During the Covid-19 pandemic, healthcare systems across the world have struggled to handle the influx of patients and shortage of front-line medical workers. Even worse, physicians and researchers do not currently have effective therapies against the novel coronavirus.
This dire situation has resulted in the medical community rapidly adapting to manage the crisis. For example, in order to facilitate expanded access to medical care for patients, the Department of Human and Health Services and the Centers for Medicare and Medicaid Services have relaxed regulations surrounding telehealth on a “temporary and emergency basis,” particularly around privacy, payments, and prescribing. Because patients do not have time to wait for new Covid-19 therapies to undergo the usual decade-long FDA approval process, pharmaceutical companies and physicians all over the world have taken matters into their own hands to accelerate innovation and try experimental medicines. A great example is the FDA issuing an emergency-use authorization for remdesivir to treat hospitalized patients with severe Covid-19, despite limited clinical data that showed ambiguous efficacy. In a crisis, there is no other choice – the field of medicine must move quickly when its back is against the wall.
The pandemic’s impact is not limited to physical health: mental health during the pandemic has become an acute problem, and the pandemic is likely to bring about a long-lasting mental health crisis. For instance, the US national hotline providing emergency mental health assistance had received nearly nine times more calls than usual in early April, with government officials warning of an impending “mental health crisis.” Nearly half of adults in the US reported that Covid-19 had negatively impacted their mental health. Research has shown that disasters and disease can cause significant mental health effects (including depression and PTSD) that worsen over the months after the event.
The US already had a mental health crisis before the pandemic; now, the catastrophe has severely worsened. Just as the medical community and regulatory bodies rapidly adapted to a cataclysm in response to respiratory illness, so too these groups must quickly adapt to the mental health crisis. The medical and regulatory communities need to utilize the same acceleration of research and expanded access of experimental therapies to help everyone who needs it, especially because the number of mental health care providers is drastically low and antidepressants are notoriously ineffective.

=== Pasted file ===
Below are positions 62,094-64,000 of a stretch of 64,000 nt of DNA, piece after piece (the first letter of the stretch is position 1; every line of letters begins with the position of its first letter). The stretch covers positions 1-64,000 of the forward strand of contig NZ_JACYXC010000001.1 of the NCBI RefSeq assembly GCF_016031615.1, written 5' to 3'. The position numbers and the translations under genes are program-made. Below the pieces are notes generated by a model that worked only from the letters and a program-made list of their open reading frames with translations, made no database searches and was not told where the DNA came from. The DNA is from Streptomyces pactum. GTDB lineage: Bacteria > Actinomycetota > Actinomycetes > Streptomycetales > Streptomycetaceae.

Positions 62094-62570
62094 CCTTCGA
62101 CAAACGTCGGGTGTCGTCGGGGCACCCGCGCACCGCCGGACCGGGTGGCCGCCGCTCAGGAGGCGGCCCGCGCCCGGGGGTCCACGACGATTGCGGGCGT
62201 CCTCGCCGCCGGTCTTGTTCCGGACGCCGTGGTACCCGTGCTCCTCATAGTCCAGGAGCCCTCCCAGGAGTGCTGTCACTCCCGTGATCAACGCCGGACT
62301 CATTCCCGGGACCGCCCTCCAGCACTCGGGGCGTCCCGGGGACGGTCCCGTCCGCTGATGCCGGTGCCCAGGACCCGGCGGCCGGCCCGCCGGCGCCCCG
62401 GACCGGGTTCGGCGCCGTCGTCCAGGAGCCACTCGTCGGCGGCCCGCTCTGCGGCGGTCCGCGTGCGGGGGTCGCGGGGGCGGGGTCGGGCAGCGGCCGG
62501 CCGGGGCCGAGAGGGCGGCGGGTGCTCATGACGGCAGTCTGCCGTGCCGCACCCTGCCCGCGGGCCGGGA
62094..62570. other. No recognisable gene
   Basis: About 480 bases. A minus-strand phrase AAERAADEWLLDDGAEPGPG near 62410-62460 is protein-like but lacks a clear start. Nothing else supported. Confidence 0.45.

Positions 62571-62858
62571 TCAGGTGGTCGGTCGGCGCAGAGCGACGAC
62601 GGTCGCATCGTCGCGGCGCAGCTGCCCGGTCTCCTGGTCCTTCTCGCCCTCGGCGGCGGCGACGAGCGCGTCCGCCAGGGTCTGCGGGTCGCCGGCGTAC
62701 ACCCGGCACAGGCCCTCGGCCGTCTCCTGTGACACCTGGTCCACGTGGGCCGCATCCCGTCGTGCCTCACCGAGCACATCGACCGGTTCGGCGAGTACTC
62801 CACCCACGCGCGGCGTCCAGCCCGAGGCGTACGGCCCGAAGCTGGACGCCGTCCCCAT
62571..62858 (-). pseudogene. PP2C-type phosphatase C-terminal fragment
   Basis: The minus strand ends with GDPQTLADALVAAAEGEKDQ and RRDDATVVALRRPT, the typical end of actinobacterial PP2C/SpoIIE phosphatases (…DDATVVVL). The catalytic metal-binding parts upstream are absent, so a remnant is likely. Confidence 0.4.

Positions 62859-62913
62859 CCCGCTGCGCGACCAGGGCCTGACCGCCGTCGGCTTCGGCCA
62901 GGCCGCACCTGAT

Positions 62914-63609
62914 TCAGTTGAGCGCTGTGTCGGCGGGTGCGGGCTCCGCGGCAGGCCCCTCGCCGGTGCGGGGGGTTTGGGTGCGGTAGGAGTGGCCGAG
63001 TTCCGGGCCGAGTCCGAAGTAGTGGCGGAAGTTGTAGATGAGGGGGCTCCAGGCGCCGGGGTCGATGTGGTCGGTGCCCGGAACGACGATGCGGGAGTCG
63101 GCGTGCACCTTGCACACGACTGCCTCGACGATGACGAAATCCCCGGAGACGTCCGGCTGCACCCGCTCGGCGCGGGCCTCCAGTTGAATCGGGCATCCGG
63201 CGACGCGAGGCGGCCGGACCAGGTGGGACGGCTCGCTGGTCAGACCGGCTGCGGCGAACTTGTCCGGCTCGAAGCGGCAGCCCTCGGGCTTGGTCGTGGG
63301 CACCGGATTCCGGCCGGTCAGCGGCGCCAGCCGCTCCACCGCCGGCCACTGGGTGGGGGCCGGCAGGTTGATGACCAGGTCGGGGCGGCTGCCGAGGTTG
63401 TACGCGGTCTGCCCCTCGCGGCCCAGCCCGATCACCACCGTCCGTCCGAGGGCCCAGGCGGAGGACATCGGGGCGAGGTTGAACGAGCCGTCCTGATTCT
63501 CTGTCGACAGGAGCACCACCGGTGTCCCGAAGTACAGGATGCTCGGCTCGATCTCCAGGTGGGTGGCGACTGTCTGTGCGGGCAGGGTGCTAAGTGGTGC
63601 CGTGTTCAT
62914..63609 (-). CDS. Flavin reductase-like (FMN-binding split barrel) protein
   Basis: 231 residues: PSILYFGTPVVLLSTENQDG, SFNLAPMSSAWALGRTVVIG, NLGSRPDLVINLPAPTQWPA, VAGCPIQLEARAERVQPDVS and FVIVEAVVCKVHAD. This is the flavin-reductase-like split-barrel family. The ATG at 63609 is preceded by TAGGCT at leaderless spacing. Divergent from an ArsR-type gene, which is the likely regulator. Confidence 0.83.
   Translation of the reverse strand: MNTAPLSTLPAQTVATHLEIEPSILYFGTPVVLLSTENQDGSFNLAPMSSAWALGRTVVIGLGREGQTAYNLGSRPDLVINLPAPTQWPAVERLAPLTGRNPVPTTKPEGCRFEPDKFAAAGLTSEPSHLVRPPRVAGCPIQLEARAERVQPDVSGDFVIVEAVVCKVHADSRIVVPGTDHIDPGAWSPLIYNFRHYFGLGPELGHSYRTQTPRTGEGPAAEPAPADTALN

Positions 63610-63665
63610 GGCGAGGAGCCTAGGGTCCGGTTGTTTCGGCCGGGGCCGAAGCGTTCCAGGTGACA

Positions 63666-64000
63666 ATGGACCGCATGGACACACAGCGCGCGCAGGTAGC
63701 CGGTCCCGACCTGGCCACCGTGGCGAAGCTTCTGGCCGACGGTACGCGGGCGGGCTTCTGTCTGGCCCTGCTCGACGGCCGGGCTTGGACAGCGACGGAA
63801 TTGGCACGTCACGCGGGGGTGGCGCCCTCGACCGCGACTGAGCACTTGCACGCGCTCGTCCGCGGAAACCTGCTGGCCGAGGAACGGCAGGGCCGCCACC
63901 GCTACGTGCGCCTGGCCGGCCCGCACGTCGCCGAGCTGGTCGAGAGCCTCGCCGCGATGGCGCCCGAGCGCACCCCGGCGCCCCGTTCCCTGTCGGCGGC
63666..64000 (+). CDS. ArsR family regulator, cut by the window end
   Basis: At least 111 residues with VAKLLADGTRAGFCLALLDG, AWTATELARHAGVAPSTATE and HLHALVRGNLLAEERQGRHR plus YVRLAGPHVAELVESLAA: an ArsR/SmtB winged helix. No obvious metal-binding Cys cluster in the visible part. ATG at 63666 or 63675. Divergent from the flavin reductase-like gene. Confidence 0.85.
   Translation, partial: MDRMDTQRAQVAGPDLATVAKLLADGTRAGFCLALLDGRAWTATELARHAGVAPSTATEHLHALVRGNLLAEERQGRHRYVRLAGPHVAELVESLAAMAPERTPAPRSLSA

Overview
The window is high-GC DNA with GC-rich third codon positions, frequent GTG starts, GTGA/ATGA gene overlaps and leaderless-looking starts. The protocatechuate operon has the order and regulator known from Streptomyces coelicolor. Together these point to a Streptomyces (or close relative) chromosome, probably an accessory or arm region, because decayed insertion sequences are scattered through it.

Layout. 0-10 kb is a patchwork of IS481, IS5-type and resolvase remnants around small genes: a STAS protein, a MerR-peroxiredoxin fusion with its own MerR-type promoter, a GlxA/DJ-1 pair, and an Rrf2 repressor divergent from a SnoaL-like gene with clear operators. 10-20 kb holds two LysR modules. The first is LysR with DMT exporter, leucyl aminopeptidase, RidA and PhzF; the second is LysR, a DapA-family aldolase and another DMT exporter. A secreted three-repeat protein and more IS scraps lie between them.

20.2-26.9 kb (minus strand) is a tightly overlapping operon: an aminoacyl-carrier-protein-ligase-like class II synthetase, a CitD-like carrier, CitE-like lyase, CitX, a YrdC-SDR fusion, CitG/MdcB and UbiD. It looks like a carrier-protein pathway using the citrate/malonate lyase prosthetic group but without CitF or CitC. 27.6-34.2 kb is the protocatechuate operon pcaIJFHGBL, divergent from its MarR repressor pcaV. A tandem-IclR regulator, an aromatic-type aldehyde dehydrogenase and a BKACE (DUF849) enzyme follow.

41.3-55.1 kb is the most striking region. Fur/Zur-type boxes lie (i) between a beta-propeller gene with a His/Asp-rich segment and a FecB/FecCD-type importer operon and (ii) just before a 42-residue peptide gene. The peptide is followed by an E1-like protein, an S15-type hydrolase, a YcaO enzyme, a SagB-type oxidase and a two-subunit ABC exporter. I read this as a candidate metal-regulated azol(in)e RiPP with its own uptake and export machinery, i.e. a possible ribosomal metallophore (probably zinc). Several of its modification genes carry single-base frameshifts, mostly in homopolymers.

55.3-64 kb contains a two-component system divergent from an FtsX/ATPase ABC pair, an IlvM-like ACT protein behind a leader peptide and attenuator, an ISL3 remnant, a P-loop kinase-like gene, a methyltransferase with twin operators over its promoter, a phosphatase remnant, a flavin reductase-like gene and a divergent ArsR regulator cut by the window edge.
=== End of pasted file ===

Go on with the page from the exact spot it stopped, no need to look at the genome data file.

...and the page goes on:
Treatment protocols should be amended to minimize long periods of trial-and-error, and should instead focus on efficient, curative approaches. Psychedelic medicine is one such approach that should play an enhanced role, just as remdesivir has. The clinical data for psychedelic treatments for mental health (including ketamine, MDMA-assisted psychotherapy, and psilocybin) are more convincing than are the data supporting remdesivir to treat Covid-19.
As the deadly coronavirus pandemic continues to grow, the looming mental health crisis creates an urgent need for innovation, putting a spotlight on psychedelic-assisted treatments, says the co-founder of Advanced Integrative Medical Science Institute (AIMS) in Seattle.
The FDA last year approved an esketamine nasal spray for drug-resistant depression and called psychedelic psilocybin “a breakthrough therapy.” Many companies that are still in early stages of research and clinical trials may need to accelerate their efforts to help address the psychological implications of the pandemic, says Dr. Sunil Aggarwal, affiliate clinical assistant professor at the University of Washington School of Medicine and an UW affiliate assistant geography professor.
The pandemic “puts an additional impetus to innovate in our community for those of us who are already doing this,” says Aggarwal, a physician who has spent more than 15 years at the forefront of research into cannabis and psychedelic therapy in hospice and palliative care.
The coronavirus outbreak is happening at an unprecedented global scale, which has imploded financial markets and dominated headlines, and it is taking a toll on mental health as millions experience paralyzing anxiety and struggle to navigate social isolation. Suicide hotlines across the country have reported an influx of calls, with some states including mental health protections in their responses to the pandemic.
While the FDA approved ketamine decades ago as an anesthetic, AIMS and other clinics around the country that have been experimenting with off-label use of the drug see significant improvements in patients struggling with PTSD, trauma and depression.